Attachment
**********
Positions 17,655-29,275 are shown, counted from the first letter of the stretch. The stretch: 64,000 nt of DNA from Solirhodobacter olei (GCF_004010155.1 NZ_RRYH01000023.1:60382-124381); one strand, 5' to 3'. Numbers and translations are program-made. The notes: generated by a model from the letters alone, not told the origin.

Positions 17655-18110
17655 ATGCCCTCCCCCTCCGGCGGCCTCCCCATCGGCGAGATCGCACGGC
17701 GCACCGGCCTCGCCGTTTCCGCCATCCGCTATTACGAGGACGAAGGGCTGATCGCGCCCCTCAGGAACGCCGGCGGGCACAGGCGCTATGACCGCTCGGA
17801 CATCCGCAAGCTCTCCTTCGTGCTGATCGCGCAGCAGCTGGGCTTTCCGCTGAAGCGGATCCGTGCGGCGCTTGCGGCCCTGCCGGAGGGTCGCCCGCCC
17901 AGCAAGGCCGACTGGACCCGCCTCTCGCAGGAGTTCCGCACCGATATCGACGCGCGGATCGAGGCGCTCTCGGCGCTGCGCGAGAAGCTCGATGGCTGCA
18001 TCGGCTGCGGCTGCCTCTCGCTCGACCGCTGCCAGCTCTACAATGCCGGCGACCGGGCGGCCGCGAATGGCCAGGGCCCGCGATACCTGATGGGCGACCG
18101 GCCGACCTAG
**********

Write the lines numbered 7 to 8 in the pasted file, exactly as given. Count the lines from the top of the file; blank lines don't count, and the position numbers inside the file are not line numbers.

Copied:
18001 TCGGCTGCGGCTGCCTCTCGCTCGACCGCTGCCAGCTCTACAATGCCGGCGACCGGGCGGCCGCGAATGGCCAGGGCCCGCGATACCTGATGGGCGACCG
18101 GCCGACCTAG